On June 1, the U.S. Food and Drug Administration (FDA) announced via a U.S. Centers for Disease Control and Prevention (CDC) update that a total of five deaths have been attributed to the multistate E. coli O157:H7 outbreak linked to romaine lettuce from the Yuma, AZ, growing region. To date, 197 people have been reported sick in 35 states, and 89 people have been hospitalized. The source of the contaminated lettuce is still being investigated.
Previously, one death in California had been associated with the outbreak. The four additional deaths occurred in Arkansas, New York, and two in Minnesota.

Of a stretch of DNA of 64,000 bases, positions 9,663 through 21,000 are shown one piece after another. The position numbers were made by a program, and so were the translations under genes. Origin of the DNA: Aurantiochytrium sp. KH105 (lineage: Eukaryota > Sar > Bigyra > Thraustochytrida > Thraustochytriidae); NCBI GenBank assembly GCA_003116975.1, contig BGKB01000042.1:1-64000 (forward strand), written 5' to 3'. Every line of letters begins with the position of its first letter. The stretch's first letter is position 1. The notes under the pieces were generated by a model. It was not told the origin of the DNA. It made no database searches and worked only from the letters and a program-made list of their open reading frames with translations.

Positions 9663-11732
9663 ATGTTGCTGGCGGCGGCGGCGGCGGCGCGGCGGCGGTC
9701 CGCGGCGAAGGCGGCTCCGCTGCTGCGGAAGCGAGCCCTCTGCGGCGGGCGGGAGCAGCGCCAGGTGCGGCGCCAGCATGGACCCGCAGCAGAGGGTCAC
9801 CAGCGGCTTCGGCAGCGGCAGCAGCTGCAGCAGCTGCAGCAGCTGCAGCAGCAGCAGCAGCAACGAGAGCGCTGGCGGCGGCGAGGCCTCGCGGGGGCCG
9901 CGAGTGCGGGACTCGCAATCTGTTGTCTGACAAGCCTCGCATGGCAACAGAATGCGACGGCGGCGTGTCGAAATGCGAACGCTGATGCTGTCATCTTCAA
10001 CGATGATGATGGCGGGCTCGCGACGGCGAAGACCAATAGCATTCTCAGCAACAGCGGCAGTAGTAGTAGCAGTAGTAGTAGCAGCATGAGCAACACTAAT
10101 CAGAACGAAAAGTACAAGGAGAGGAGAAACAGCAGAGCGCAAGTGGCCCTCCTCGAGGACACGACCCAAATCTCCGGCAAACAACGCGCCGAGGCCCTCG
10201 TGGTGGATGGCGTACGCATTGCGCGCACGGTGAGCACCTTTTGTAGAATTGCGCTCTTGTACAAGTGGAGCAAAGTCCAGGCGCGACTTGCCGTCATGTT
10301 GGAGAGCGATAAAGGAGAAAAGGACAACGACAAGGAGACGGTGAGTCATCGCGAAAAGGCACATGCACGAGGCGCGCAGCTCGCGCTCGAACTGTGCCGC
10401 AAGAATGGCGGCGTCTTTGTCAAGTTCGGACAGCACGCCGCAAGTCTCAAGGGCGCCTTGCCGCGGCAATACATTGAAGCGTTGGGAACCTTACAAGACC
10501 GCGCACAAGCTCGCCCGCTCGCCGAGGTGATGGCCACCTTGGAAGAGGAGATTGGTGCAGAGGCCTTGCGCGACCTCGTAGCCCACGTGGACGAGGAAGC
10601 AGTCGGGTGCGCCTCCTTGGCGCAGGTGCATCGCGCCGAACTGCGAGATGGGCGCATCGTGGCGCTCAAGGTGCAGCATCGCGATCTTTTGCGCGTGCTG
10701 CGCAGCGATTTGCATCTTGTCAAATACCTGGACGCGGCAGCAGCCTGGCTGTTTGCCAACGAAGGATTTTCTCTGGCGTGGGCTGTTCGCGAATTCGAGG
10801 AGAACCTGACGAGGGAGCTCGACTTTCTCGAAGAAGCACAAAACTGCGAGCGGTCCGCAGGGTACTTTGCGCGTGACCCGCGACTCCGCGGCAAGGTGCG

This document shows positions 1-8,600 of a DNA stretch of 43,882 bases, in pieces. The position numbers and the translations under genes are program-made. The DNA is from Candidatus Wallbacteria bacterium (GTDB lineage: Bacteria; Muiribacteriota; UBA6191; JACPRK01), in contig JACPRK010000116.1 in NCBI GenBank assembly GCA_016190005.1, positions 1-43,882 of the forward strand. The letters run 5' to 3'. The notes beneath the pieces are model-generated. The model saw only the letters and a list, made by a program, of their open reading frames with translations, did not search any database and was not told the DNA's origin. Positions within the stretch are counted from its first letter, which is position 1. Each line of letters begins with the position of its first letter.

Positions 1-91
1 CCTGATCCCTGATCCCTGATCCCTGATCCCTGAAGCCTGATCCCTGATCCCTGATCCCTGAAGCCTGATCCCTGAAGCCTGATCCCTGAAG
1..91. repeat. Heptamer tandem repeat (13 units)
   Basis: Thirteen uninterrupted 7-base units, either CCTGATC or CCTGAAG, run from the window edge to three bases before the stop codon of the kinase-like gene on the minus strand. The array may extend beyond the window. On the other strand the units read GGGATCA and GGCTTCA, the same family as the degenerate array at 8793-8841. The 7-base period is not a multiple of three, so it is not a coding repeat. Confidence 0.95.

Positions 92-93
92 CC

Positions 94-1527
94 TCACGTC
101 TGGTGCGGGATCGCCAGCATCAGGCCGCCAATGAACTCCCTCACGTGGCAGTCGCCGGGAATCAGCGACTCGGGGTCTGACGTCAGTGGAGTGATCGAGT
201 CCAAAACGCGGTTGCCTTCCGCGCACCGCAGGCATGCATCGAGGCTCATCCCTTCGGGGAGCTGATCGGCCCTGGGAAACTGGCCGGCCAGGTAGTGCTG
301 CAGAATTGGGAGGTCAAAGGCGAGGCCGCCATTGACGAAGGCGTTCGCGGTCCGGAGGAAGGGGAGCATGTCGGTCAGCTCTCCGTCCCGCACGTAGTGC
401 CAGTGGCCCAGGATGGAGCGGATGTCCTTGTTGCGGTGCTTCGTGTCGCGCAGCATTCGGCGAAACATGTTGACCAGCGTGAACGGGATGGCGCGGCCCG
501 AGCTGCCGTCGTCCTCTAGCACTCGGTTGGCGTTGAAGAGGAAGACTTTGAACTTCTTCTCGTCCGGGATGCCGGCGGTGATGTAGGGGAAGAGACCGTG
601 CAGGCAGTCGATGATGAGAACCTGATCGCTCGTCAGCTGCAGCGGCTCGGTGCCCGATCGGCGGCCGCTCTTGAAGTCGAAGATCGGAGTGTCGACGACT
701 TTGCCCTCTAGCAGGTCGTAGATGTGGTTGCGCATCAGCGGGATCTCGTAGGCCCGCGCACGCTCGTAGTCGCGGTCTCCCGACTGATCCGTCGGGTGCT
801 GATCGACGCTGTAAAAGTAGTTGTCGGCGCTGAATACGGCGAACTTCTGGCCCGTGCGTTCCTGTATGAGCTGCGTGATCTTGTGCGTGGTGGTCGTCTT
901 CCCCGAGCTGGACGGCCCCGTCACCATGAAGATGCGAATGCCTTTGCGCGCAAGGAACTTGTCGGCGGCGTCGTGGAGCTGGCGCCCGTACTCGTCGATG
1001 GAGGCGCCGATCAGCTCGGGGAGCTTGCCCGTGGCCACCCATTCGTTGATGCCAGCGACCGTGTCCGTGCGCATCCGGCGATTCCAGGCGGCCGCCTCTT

Both FDA and CDC have reiterated that the romaine lettuce in question is no longer available for consumption. The last shipments from the Yuma region were harvested in mid-April, and the harvesting season has since ended. Because romaine lettuce has a 21-day shelf life, it is highly unlikely that consumers, restaurants or retailers would still have it in their possession.
FDA, CDC, public health and regulatory officials across the U.S. are continuing to investigate this multistate E. coli outbreak and will continue to provide updates.